Wednesday, January 25, 2012

Essay: “Where is Jules Verne's Mars?” by Terry Harpold

I’m still reading my way through Visions of Mars: Essays on the Red Planet in Fiction and Science (McFarland 2011), an academic volume which examines the way Mars has been depicted in literature, film and popular culture that I purchased last Spring for my Kindle e-reader.

One of the more interesting essays is “Where is Verne’s Mars?” by Terry Harpold. Establishing that the Red Planet is seldom discussed in the sixty-two novels and two collections of short stories that make up Jules Verne's Extraordinary Voyages (1863-1919) and that there is only one mention of Mars in Verne's published nonfiction, Harpold argues that Verne wasn’t much interested in the fourth planet. Why? “Should we be surprised that the most influential author of the scientific romance mostly ignored spaces that have become exemplary terrains of modern science fiction?”

In short, Harpold concludes that Verne’s lack of interest in Mars is attributed to the “fundamental patterns” of Verne's fiction, which describe “paths, not places. Narrative action in the novels is tightly, we might say obsessively, bound to systems of motion. These may be halting, digressive, or recursive -- but things in Verne's fictional universe are always moving.”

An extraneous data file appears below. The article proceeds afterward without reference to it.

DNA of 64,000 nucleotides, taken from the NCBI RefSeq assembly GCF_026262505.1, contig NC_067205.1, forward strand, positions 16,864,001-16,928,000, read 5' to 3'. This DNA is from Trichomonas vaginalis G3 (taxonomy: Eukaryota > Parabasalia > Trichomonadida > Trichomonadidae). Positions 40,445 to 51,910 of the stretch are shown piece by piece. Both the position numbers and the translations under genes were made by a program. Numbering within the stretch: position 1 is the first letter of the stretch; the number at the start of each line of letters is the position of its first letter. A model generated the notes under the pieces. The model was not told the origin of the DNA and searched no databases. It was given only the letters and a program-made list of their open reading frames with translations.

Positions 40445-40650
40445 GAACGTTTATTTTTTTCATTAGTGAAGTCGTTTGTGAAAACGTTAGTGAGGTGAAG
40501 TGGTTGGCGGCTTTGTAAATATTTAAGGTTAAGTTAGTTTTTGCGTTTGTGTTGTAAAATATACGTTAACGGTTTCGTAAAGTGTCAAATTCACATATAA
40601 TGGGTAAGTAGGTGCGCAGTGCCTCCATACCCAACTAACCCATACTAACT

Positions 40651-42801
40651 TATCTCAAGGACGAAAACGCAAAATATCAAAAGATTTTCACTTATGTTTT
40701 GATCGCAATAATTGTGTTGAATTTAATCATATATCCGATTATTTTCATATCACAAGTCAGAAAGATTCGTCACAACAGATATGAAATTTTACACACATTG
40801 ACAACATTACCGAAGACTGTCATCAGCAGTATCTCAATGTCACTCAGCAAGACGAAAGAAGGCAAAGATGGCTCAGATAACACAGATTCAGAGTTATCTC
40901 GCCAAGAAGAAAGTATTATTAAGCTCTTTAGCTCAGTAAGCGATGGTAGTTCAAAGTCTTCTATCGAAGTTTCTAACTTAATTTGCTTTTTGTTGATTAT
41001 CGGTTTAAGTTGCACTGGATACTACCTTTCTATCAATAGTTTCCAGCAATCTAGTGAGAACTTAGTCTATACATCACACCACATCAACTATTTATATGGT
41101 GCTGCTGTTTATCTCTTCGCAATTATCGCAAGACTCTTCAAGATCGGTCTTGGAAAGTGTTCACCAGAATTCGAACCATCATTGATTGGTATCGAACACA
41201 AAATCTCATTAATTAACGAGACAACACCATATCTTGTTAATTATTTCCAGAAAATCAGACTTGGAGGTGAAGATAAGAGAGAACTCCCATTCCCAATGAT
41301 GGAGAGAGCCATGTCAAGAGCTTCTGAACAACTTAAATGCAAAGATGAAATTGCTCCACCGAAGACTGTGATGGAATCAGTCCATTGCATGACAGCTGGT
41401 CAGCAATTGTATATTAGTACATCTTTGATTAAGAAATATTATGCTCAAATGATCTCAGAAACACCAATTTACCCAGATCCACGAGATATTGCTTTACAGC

“If Verne rarely included Mars in his fictional systems, it may be that he didn't need to go beyond terrestrial circuits in order to demonstrate the effects of his literary mechanisms. The artistic economy of staying closer to home in this way is easy to see once you accept the principle that in Verne the North and South Poles, equatorial Africa, Magellania -- or for that matter, the streets of Paris, London, and Chicago -- are no less literary constructs than are the dry sea beds, canals, and abandoned cities of Barsoom.”

Terry Harpold is Associate Professor of English, Film, and Media Studies at the University of Florida.

1 comment:

  1. I like Terry's argument and the essay. (And I heard it presented at the original conference back in 2008.)

    However, he's arguing about a negative, and therefore his guess is as good as mine. Or yours. We might just as well ask why Verne never wrote a book about Venus or Alpha Centauri. Or sausages. Or spaghetti. Perhaps he just never got round to it!